Sheki is a city in Azerbaijan that is steeped in history, culture, and architecture. This beautiful and unique city has so much to offer visitors, from its well-preserved landmarks to its bustling markets and lively cultural scene. In this blog post, we will provide you with a comprehensive guide to Sheki, offering insights on the best places to stay, eat, and explore, as well as tips on how to get there and when to visit.
Sheki has a long and fascinating history that dates back to ancient times. The city was an important stop on the Silk Road. The historical roots of the city of Sheki, located in the northwest of the Republic of Azerbaijan, date back to the 6th century BC, during the period of Caucasian Albania. With the establishment of the independent Sheki Khanate in 1743, new historical opportunities were created for the development of the city, but in 1772, the city of Sheki, located in a flat area, was completely destroyed as a result of the flooding of the Kish River. After this event, the residents moved to the mountainous area and settled in the village of Nuxa, where the foundation of the present-day city was laid.
The best time to visit Sheki is during the spring and fall seasons, which offer mild weather and lower tourist crowds. The months of May and October are particularly good times to visit, as they offer comfortable temperatures and a range of cultural events and festivals. In the summer months, Sheki can be quite hot and crowded, while the winter season is often too cold and snowy for most visitors.
Sheki is a city located in the northwestern region of Azerbaijan, nestled in the foothills of the Caucasus Mountains. It is situated approximately 325 kilometres west of Baku, the capital city of Azerbaijan, and about 60 kilometres east of the border with Georgia. The distance between Baku and Sheki is around 4-5 hours by car, and there are also several bus and train services available that take around 5-6 hours. For those travelling from Tbilisi, Georgia, Sheki is approximately 180 kilometres away, and the travel time is around 3-4 hours by car or 4-5 hours by bus or shared taxi.
In addition to visiting the city’s top attractions, there are many other things to see and do in Sheki. For example, you can go hiking in the nearby mountains, explore the city’s vibrant markets and shops, or attend one of the many cultural events and festivals that take place throughout the year. Additionally, Sheki is home to many unique and off-the-beaten-path experiences, such as visiting traditional carpet weavers or learning how to make traditional Azerbaijani sweets.
By Air: If you’re short on time or want to avoid a long journey by road, you can fly to Gabala International Airport, the closest airport to Sheki, from Baku. Here are some bullet points to consider:
By Bus: If you’re looking for a more affordable option, taking a bus from Baku to Shaki may be a good choice. Here are some bullet points to consider:
By Train: If you prefer to travel by train, there are two trains a day from Baku to Shaki. Here are some bullet points to consider:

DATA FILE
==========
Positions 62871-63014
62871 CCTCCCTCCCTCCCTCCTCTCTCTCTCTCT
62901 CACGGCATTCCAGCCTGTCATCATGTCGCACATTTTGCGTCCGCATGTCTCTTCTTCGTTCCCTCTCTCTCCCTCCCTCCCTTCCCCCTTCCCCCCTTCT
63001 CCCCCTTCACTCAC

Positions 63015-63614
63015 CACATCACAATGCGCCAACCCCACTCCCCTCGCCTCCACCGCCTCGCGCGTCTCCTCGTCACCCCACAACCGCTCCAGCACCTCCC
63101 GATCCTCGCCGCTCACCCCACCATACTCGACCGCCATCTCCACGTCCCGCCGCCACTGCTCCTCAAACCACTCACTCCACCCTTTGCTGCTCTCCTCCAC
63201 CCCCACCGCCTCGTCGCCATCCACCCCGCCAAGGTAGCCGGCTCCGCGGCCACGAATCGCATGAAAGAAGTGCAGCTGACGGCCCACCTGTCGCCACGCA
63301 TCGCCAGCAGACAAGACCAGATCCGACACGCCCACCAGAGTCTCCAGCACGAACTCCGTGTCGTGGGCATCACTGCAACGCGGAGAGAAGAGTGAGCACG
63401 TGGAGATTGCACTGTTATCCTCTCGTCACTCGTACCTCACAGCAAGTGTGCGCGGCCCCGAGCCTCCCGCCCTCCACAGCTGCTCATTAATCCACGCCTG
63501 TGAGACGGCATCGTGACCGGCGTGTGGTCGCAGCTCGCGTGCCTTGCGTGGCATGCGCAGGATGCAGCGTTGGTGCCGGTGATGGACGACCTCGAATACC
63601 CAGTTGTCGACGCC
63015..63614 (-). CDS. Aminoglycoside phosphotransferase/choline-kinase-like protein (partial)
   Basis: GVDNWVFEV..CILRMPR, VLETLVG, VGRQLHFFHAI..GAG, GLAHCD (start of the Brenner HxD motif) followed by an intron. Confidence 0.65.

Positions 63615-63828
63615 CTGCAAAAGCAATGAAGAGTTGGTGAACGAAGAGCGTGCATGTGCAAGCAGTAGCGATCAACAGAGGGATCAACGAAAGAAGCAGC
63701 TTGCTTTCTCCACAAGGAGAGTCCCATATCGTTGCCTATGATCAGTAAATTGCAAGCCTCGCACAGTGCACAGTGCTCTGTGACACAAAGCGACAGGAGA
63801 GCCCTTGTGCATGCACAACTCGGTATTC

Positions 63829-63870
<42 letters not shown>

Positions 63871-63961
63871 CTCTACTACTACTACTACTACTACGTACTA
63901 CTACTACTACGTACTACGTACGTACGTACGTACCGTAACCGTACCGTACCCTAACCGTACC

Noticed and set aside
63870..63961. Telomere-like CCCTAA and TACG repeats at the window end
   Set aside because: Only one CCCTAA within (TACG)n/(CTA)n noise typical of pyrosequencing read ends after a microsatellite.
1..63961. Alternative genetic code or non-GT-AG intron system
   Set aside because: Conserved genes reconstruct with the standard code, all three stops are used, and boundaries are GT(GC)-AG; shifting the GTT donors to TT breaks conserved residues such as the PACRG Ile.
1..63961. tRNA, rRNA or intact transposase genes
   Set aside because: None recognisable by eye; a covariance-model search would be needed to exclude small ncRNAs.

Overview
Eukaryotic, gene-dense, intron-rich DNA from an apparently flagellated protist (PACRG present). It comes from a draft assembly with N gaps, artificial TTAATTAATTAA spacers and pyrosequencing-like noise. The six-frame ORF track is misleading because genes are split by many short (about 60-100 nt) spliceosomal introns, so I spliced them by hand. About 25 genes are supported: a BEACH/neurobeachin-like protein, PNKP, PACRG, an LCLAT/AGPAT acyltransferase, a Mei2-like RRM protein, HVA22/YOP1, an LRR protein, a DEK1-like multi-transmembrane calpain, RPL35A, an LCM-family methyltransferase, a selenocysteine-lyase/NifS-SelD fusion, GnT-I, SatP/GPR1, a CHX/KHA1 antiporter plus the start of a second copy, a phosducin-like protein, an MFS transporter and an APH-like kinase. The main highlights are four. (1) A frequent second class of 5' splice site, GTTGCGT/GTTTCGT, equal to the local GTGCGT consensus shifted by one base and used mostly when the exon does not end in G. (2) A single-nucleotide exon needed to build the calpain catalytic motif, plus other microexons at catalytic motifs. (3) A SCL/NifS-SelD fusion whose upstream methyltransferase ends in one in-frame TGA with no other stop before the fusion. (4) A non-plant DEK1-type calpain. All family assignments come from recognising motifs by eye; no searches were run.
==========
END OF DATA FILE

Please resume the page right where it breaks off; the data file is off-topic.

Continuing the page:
By Car: If you like the freedom of having your own vehicle, you can rent a car in Baku or hire a driver to take you to Shaki. Here are some bullet points to consider:
Sheki is home to several must-visit tourist attractions, each with its own unique charm and character. Among these are the Sheki Khan’s Palace, a stunning 18th-century structure that showcases traditional Azerbaijani architecture and design, the Shaki Caravanserai, a well-preserved historic inn that was used by merchants travelling along the Silk Road, and the bazaar, a bustling market that is known for its wide range of local crafts and products. These attractions are a must-see for anyone visiting Sheki, and we recommend planning your itinerary around them.
Sheki is famous for its unique and delicious cuisine, which blends traditional Azerbaijani flavours with local ingredients and influences from the Silk Road. Here are some must-try dishes and sweets to enjoy during your visit:
Piti: One of the most popular dishes in Sheki is piti, a hearty stew made with lamb, chickpeas, and chestnuts, which is traditionally cooked in a clay pot and served with a side of bread.
Dovga: Dovga is a refreshing yoghurt soup with herbs and vegetables that is perfect for hot summer days. It’s a local favourite and can be found at many restaurants in Sheki.
Halva: Sheki is known for its delicious halva, a sweet treat made with sesame seeds, sugar, and nuts. It comes in many different flavours, such as walnut, almond, and pistachio.
Bakhlava: Bakhlava is another popular sweet in Sheki, made with layers of phyllo dough and filled with chopped nuts and honey syrup. It’s a perfect dessert to enjoy with a cup of tea or coffee.
Qutab: Qutab is a savoury pastry filled with minced meat, cheese, or herbs, which is cooked on a griddle and served hot. It’s a popular street food in Sheki and can be found at many local markets and food stalls.
Sheki Kebab: Sheki kebab is a local speciality, made with marinated chunks of lamb or beef grilled to perfection. It’s usually served with a side of grilled vegetables and bread.
In conclusion, food in Sheki is an important part of the local culture, and visitors should take the time to sample some of the delicious and unique dishes and sweets that are available. From savoury stews to sweet treats, there is something for everyone to enjoy.
There are many great options for accommodations in Sheki, from luxury hotels to budget-friendly guesthouses and hostels. Some of the best places to stay in Sheki include the Sheki Saray Hotel, a beautiful and well-appointed hotel that is located in the heart of the city, the Sheki Palace Hotel, a traditional Azerbaijani-style hotel that offers comfortable rooms and excellent service, and the Sheki Guest House, a charming and affordable guesthouse that is perfect for budget-conscious travellers.